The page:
New GIFaCHROME technology in development


Layercake, is a developing technology for the GIFaCHROME camera. Layercake is not quite ready for release but we have a few test images which give some idea of the affordances of the new subsystem. Layercake allows your images to take a jump out of the frame. Currently it is not known if Layercake is a lens or film format.


Technical Specs

Layercake is based on a very simple concept, adding another layer over the film stock. At its simplest a Layercake image consists of three main layers.

  1. The traditional gif layer. Unlike regular GIFaCHROME images this extends under the frame layer..
  2. An extended GIFaCHROME frame. This borrows from the Polaroid print and is an extra transparent, or white frame surrounding. This is a shared layer, shared across all frames.
  3. The external layer. On each frame a section of the extended gif layer is copied above the frame layer. This layer can have an optional drop shadow.

As an aid to creating Layercake images the frame layer is hidden, or added at the end of processing. There is often a guide layer which is hidden before the final gif-printing.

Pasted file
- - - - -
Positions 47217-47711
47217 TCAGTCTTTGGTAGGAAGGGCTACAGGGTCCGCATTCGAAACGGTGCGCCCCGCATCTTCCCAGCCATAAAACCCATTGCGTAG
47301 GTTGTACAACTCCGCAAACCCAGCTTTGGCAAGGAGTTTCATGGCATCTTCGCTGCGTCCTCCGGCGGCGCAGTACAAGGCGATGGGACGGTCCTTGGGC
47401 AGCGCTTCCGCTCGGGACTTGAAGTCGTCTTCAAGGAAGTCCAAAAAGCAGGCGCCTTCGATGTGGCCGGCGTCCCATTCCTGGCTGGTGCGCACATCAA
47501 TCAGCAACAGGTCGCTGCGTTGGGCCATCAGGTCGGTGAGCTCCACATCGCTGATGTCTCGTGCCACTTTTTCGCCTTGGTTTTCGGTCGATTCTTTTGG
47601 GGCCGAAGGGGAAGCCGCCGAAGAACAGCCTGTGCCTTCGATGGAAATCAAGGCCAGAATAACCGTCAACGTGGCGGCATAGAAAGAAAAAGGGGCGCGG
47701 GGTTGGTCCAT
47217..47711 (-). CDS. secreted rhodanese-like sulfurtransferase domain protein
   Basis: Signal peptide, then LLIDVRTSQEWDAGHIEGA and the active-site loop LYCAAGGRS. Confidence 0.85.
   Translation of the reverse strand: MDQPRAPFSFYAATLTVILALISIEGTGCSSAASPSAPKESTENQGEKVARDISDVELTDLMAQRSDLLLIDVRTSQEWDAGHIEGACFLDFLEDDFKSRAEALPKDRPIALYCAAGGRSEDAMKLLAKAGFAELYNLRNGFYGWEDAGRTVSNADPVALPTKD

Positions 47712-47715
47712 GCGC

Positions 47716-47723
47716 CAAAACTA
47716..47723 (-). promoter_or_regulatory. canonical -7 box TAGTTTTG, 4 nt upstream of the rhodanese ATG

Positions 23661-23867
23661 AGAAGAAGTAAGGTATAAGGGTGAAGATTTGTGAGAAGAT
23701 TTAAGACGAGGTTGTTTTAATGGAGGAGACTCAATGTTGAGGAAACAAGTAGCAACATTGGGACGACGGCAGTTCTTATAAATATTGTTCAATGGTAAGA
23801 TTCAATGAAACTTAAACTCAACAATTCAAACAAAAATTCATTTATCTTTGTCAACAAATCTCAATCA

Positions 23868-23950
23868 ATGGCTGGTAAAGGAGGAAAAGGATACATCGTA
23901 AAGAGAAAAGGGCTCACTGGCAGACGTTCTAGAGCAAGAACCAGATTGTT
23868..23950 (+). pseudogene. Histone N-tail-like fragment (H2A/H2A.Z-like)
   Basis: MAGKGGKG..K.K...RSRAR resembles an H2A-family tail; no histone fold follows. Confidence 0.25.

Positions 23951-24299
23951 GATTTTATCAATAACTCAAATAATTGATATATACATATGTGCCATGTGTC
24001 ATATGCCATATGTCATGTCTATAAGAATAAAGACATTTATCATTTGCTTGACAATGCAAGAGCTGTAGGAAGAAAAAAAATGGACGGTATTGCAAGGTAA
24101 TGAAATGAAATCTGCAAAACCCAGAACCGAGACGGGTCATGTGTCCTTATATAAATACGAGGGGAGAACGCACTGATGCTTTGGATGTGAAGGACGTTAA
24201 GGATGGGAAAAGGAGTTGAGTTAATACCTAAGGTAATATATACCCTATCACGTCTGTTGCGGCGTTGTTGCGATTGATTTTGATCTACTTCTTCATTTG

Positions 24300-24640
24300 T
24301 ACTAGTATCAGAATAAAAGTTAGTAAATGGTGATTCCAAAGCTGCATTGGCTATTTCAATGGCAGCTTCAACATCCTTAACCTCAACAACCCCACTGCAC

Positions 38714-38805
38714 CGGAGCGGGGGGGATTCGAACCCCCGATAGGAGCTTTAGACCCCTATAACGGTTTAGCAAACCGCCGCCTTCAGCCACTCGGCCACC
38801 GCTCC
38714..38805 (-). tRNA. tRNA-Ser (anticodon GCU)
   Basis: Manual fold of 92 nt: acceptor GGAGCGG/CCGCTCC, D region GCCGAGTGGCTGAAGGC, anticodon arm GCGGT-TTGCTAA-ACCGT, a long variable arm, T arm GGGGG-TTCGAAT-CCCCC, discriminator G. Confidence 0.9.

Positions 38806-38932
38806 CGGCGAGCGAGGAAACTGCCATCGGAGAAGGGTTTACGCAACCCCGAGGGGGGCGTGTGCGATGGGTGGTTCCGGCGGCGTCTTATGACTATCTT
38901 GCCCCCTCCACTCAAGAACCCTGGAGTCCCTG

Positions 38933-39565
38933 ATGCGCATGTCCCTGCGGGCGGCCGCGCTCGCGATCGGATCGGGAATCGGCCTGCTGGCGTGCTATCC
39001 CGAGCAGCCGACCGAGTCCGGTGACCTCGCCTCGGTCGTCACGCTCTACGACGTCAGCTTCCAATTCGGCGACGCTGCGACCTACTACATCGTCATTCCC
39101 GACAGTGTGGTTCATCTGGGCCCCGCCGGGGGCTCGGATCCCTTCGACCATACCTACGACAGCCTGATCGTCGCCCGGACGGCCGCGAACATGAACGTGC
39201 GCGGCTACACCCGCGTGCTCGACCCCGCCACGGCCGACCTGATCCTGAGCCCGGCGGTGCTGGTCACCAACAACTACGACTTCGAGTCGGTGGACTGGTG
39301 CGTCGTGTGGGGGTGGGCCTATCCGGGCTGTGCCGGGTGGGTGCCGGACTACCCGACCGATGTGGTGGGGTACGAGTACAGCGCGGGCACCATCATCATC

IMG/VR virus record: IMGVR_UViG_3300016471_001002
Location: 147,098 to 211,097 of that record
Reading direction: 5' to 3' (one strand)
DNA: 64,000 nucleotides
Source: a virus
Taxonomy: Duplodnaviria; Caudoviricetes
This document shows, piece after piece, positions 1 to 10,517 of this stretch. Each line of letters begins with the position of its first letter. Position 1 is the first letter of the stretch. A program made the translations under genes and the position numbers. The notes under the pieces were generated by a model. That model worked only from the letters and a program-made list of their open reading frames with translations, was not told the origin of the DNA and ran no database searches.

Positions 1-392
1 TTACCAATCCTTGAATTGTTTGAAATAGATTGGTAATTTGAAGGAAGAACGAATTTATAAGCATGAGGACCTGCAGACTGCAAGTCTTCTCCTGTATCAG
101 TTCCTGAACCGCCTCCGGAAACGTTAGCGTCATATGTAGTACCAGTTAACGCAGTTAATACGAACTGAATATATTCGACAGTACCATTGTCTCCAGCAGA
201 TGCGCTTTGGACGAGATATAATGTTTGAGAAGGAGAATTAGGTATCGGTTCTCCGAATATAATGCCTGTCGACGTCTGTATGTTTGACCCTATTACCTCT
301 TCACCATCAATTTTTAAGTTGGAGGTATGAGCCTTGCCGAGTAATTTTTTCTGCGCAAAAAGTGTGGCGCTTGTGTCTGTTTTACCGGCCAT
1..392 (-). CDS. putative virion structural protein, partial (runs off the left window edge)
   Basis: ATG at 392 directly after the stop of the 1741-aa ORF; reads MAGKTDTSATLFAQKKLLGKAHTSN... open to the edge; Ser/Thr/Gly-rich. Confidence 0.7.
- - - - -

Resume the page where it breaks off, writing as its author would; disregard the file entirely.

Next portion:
Click to expand
Click to expand

Currently Layercake images are developed using fireworks processing, it is envisaged that this could easily be converted to GIMP or photoshop style workflows.

More examples and technical details are expected to follow.

Pioneering use of GIFaChrome

egypt-strip Recently discovered in the back of a dusty drawer is compelling evidence of the early adoption of the GIFaChrome format by pioneering female photographers.

These women were not discouraged by the predominant male view that the photographic image should be static or that the gif format was not suitable for serious subjects.

The rare filmstrip present here hints that the format was used around the world. Already archeoloGIFts are on the look out for other caches of this rare film. The film can at first glance be easily mistaken for other formats, overlooked or discarded.

Modern GIFaChrome artist Rochelle Lockridge who has done much to popularise the format was unavailable for comment at time of writing, her work on the recent history of the GIFaChrome Camera is essential reading for those interested in the format. We hope to have a triple-troll-quote from Rochelle later today.